President Barack Obama will speak at the Catholic Health Association's 2015 annual membership assembly in June, the association announced Monday.
Obama's speech on the final day of the organization's meeting in Washington will focus on the future of healthcare and the Affordable Care Act. Healthcare reform has been a defining moment of Obama's presidency, and a measure the CHA has steadfastly supported. The organization drew particular attention for its controversial support of the president's compromise on birth control coverage at not-for-profit religious hospitals.
“We are delighted and honored that President Obama will speak to Catholic healthcare leaders gathered for our 100th anniversary as an association,” said Sister Carol Keehan, the CHA's president and CEO. “As long-time supporters of a healthcare system that works for everyone and pays special attention to those who are poor and vulnerable, we are grateful for the President's leadership on the ACA.”
After religious employers expressed concern over the ACA's requirements for no-cost contraceptive coverage, the CHA said it was satisfied with the Obama administration's solution, determining that companies with religious objections would not have to pay for, or arrange for contraceptive coverage, instead putting that responsibility on the insurer or third-party administrator. That decision put the Catholic provider organization in direct conflict with the United States Conference of Catholic Bishops, which continues to express dissatisfaction with the rule.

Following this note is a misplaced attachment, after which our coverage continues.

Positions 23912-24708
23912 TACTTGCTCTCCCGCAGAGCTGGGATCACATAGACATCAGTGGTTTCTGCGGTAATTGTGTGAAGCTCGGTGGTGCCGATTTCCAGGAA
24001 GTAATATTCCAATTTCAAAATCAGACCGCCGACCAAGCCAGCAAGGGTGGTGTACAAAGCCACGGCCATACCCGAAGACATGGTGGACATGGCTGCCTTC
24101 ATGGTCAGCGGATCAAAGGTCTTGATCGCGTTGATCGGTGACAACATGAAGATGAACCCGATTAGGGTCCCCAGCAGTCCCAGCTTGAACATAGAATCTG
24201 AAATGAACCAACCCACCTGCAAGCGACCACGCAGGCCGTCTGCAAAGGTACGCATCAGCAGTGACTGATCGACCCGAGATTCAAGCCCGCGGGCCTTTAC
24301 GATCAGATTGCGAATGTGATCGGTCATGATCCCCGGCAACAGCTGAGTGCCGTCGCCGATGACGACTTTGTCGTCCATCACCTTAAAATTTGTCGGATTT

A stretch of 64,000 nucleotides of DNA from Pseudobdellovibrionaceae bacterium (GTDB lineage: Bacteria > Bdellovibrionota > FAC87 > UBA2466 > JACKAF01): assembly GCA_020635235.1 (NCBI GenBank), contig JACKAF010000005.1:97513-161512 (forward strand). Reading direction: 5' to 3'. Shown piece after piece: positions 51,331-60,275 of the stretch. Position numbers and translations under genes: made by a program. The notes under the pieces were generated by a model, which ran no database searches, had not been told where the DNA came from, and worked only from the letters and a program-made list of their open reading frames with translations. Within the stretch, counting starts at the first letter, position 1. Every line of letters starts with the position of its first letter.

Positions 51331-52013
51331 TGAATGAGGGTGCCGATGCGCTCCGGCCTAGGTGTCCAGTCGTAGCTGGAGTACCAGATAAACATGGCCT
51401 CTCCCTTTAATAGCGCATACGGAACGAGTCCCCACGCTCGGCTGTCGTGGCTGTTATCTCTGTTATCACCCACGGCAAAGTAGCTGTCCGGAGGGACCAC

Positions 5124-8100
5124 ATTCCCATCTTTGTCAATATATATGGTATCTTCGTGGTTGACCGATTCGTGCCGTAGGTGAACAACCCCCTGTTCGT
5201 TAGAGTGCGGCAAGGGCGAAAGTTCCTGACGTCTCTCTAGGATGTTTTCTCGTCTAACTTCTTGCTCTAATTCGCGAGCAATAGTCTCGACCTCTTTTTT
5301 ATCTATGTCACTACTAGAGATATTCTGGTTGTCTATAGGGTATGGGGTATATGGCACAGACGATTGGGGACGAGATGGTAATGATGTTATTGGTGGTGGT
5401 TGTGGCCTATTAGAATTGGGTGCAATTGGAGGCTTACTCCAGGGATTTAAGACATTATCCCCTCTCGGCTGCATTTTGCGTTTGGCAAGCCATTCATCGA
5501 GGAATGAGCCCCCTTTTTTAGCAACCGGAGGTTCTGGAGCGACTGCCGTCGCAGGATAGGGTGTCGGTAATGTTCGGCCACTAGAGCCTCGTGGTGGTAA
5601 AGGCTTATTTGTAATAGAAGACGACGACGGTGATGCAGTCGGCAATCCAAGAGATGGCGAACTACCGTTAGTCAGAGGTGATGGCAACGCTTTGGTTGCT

The CHA was one of Obama's most reliable allies in getting the Affordable Care Act passed. Keehan wrote in a 2013 Modern Healthcare op-ed that the president's flagship bill would help Catholic systems advance their mission of caring for the underserved.
“As we write the next chapter in America's healthcare story, we do so with a new landscape and a fresh opportunity,” Keehan wrote. “With millions more now covered, we can be newly creative about ensuring the best care for women, minorities, seniors, children and anyone who might be on the margin.”
Over 1,000 people are expected to attend this year's assembly meeting, according to the CHA.